Senators push for Airline Passenger Bill of Rights
Passengers walk past a flight status board at Terminal C at Orlando International Airport showing many delays on Wednesday, January 11, 2023, after the FAA suspended all flights to the US earlier in the day.
Joe Burbank | Tribune News Service | Getty Images
Two Democratic senators on Tuesday re-introduced legislation to strengthen airline passenger protections after a year of disruption to travel ended in chaos that left thousands stranded during the December holidays.
Senators Richard Blumenthal of Connecticut and Edward Markey of Massachusetts are trying get support on two accounts which aim to expedite refunds to passengers during flight disruptions and reduce airline fees, which range from seat assignment to checked baggage, and have generated billions for the aviation industry.
The Airline Passenger Bill of Rights, co-sponsored by Senator Sheldon Whitehouse, Dr. I, Bob Casey, D-Pa., Ron Wyden, D-Ore., and Bernie Sanders, I-Vt., also calls for a minimum compensation of $1,350 USA for travelers who canceled oversold flights. Airlines can currently limit compensation for these delays to $1,550, according to the Department of Transportation.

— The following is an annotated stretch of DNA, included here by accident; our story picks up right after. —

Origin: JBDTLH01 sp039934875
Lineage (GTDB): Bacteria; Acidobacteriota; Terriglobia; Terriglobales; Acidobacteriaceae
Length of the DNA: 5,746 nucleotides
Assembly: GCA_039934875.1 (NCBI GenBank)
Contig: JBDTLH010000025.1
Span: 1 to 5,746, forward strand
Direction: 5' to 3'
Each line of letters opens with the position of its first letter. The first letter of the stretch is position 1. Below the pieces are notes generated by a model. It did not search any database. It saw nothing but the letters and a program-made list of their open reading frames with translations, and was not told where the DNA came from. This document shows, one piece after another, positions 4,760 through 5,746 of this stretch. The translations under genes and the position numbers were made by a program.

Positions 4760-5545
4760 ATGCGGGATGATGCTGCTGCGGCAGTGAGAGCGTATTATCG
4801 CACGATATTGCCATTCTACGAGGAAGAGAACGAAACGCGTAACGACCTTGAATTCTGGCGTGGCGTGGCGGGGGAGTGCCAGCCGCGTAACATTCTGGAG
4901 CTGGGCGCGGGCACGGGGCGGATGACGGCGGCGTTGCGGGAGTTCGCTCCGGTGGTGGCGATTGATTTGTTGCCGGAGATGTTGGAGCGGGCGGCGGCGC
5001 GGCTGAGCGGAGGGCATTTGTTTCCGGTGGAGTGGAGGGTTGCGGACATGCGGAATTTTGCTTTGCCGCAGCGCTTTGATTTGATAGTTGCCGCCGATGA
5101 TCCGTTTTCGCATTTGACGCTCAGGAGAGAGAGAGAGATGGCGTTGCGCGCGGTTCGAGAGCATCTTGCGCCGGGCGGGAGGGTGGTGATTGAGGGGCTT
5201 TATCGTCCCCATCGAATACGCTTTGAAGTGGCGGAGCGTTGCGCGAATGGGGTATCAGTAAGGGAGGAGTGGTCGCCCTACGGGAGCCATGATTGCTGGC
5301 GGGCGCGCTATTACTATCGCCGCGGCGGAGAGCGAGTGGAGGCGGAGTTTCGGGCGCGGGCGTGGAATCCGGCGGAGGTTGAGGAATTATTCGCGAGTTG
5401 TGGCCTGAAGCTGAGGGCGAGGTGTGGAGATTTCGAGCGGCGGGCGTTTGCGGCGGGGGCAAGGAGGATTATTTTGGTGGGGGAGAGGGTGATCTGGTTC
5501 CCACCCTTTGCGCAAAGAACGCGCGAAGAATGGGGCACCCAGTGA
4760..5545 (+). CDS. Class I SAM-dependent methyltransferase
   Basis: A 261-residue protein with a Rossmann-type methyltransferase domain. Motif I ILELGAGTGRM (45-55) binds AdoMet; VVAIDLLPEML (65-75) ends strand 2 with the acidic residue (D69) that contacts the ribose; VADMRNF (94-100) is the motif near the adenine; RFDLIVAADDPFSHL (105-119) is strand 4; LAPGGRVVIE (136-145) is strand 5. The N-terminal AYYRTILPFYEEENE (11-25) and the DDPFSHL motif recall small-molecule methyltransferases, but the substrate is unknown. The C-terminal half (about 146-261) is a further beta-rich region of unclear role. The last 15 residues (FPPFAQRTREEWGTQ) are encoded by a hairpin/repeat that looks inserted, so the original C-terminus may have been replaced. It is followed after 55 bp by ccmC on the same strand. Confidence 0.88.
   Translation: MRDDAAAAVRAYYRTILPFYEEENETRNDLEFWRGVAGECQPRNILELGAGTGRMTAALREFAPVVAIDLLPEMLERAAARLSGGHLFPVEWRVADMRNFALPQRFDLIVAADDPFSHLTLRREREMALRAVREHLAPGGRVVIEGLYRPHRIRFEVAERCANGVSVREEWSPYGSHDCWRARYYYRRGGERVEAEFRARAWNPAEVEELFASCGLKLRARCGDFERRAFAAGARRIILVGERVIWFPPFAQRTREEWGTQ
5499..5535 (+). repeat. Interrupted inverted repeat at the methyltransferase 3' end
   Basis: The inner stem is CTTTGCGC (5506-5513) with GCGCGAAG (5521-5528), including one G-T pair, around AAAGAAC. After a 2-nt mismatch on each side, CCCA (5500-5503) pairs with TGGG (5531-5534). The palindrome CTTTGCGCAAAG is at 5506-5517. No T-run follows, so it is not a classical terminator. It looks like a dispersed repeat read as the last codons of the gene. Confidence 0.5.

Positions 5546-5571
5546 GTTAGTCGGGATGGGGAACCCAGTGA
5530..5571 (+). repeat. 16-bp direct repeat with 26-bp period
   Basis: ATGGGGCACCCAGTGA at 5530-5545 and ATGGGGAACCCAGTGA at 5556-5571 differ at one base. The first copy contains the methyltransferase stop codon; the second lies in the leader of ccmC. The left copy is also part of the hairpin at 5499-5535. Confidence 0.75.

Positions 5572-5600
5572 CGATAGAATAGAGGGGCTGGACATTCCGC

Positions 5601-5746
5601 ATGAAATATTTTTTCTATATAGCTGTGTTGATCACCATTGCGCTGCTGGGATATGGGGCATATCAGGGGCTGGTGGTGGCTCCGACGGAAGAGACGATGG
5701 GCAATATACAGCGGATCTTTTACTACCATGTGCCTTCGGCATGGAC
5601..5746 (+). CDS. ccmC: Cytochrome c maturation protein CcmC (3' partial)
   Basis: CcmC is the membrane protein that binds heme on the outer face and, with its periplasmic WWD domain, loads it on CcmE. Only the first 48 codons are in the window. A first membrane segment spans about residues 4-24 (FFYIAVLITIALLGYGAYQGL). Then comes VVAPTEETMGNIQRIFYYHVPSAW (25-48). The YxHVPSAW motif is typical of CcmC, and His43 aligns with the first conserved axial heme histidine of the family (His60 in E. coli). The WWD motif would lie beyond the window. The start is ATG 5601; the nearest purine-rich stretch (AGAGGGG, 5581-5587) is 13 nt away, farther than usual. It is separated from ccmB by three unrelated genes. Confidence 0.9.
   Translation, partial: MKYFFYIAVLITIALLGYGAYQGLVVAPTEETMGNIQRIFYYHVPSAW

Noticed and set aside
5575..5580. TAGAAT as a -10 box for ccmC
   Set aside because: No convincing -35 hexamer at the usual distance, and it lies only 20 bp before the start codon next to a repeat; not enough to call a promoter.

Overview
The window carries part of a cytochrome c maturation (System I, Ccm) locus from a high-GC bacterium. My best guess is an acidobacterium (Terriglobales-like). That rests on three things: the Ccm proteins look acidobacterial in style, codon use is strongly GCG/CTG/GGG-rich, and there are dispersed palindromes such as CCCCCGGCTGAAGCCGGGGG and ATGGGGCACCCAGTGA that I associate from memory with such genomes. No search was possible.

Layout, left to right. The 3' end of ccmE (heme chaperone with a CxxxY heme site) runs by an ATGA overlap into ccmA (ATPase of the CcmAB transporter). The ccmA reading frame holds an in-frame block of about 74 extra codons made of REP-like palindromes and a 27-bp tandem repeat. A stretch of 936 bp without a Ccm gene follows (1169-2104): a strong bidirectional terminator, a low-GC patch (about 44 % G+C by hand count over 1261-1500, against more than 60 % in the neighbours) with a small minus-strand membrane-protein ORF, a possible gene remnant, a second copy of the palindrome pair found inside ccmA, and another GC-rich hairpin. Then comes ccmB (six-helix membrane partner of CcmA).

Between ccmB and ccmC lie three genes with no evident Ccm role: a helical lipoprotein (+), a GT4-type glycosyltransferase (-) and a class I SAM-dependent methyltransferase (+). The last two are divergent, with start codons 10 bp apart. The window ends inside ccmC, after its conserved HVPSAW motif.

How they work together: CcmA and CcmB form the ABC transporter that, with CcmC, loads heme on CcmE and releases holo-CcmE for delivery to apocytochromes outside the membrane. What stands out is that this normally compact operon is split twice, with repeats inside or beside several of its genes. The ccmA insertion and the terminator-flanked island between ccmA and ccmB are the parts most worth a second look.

Their attempt to get the law passed comes a month after southwestern airlines canceled about 16,700 flights between Dec. 21 and Dec. 31 after its internal crew rebooking systems were unable to handle multiple flight changes due to bad weather, prompting executives to cut schedules. Last week, Southwest said it had processed nearly all refund requests but declined to provide further details.
Senator Maria Cantwell, D-W, plans to hold a hearing on the latest airline outages in the coming weeks.
The bills also follow the Biden administration’s push for stricter rules for airline passengers, including on traveler refunds.
Airlines for America, the largest US carriers, said, “comply with—and often exceed—all DOT consumer protection regulations.”
“The proposed policies in this bill — establishing state-controlled pricing, establishing private right to act and dictating contracts in the private sector — will drastically reduce competition, leading to subsequent higher airfare prices and a potential reduction in services for small and rural communities. “, the industry group said in a statement.